The African continent has large rivers, a hundred large lakes to which are added more than 600 000 cubic kilometers of water reserves. And yet, after Oceania, Africa is the second driest continent in the world. With 16% of the world’s population, it has only 9% of renewable water resources. Water is unevenly distributed, with the six most water-rich countries in Central and West Africa holding 54% of the continent’s total domestic resources and the twenty poorest countries holding only 7%. One-third of Africa’s population, 330 million, lacks access to safe drinking water and almost half of Africans suffer from health problems due to lack of clean water. Africa is the continent where access to quality water is the most limited in the world, barely 60% of sub-Saharan Africa is supplied with drinking water. Due to the gradual decline of these resources and the increase in consumption, the proportion of the African population at risk of water shortage will increase from 38% in 2013 to 74% by 2040, affecting 28 countries.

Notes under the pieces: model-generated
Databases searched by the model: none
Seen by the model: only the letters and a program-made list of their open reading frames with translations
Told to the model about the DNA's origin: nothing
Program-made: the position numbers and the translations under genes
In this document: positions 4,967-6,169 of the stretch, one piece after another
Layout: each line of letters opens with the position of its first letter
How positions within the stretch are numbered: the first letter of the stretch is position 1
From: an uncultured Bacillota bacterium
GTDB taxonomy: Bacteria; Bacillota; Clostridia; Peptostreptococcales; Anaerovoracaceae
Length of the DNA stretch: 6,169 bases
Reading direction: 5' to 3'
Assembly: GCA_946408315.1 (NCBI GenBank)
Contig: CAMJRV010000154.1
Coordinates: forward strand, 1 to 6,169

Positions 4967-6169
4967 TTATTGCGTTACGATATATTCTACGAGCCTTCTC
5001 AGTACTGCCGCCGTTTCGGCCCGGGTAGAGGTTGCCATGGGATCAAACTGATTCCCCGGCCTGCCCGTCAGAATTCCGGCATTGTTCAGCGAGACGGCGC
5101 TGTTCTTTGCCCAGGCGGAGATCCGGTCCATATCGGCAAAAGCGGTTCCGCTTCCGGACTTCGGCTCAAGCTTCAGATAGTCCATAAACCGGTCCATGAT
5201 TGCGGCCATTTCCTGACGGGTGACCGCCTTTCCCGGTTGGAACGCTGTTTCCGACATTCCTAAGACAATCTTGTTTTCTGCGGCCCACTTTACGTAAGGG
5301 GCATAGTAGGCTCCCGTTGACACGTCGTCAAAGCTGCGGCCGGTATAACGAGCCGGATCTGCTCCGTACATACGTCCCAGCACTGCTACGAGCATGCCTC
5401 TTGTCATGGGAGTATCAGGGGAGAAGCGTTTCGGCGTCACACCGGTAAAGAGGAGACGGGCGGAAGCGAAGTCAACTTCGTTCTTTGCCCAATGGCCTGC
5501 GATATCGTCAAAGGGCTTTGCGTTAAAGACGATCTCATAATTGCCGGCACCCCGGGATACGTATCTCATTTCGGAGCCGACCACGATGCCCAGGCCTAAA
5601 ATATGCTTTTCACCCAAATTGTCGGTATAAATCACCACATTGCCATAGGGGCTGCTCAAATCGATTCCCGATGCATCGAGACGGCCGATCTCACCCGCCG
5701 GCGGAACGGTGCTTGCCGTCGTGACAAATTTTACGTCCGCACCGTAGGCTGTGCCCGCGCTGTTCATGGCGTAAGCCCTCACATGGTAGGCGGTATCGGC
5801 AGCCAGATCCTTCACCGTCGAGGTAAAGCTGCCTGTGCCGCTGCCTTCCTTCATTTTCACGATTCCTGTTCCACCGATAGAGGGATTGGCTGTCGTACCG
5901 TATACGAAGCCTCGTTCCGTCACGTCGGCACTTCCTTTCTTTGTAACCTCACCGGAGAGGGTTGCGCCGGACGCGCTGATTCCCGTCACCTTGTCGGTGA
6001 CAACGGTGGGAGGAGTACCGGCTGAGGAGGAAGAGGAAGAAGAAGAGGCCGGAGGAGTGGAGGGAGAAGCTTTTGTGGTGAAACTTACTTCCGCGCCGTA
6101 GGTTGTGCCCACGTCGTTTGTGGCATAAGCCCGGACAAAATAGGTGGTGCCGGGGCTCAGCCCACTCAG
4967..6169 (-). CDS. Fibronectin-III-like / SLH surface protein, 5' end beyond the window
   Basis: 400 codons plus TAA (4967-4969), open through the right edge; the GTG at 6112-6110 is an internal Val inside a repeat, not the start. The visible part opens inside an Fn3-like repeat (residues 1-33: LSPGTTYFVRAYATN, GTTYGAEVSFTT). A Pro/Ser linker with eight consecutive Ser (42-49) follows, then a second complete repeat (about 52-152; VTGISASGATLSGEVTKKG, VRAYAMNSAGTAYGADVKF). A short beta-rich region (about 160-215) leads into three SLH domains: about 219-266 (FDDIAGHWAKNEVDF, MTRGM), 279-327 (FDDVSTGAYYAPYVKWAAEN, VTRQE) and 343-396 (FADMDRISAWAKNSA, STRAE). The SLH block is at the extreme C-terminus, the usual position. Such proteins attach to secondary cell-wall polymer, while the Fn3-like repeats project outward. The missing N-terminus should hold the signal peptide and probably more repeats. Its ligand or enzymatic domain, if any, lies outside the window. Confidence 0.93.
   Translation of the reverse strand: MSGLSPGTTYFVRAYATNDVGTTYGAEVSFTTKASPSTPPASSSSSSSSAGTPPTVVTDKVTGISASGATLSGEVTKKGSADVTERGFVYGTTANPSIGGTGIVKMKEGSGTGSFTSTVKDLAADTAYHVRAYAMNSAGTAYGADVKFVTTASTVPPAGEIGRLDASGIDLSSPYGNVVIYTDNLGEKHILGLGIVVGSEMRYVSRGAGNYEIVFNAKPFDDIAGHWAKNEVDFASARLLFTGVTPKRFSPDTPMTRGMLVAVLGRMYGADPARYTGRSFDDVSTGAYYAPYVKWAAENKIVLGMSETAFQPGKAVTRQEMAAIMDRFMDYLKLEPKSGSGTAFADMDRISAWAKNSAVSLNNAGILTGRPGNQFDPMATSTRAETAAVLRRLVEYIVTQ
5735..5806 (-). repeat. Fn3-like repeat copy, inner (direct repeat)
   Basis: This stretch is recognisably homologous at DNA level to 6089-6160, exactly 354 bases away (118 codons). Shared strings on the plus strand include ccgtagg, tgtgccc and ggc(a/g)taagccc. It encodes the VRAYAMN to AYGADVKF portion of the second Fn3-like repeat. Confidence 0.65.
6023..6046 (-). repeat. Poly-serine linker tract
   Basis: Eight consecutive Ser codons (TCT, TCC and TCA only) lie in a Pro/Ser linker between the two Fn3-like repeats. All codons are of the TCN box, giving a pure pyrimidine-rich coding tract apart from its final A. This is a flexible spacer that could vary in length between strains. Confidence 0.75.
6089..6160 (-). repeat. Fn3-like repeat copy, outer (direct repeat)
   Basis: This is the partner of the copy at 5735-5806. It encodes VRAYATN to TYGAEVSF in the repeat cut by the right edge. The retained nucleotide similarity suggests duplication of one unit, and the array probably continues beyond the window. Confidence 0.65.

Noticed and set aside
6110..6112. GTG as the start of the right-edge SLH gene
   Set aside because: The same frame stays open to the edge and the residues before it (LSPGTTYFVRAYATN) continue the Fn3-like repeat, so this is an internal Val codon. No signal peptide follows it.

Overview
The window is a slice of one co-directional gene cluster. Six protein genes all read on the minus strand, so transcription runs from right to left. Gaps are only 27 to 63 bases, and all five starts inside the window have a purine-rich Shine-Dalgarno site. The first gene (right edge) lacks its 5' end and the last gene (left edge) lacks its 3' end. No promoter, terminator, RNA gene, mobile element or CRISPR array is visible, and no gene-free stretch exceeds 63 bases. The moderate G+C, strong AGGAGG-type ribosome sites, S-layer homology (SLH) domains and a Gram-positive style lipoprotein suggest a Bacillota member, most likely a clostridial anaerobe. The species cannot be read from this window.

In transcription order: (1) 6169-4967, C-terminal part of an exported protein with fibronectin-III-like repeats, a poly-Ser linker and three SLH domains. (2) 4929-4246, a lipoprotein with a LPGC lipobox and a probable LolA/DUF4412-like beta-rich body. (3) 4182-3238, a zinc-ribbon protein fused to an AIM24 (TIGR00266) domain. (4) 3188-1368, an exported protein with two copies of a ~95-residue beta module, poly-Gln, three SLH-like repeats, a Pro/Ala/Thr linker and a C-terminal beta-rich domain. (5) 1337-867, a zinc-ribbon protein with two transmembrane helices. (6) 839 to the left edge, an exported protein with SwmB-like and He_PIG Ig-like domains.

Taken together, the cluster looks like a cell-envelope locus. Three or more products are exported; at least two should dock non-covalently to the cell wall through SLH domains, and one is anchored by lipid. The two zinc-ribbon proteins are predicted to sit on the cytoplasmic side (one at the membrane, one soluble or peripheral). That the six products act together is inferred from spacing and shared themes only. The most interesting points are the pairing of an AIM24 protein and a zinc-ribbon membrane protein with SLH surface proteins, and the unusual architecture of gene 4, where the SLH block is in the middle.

Water is becoming the object of much covetousness and tension between states between urban and rural areas. The situation could worsen due to the degradation of ecosystems due to the intensification of agricultural activities, increasing land pressure and the development of industrial activities. However, the main challenge is demographic: The African population should thus increase by half between 2010 and 2040, with a percentage of city dwellers going from 44% to 57%. The challenge lies in the ability to put in place mechanisms that manage to reconcile a goal of equal access for all, taking into account the differences in the financial potential of individuals.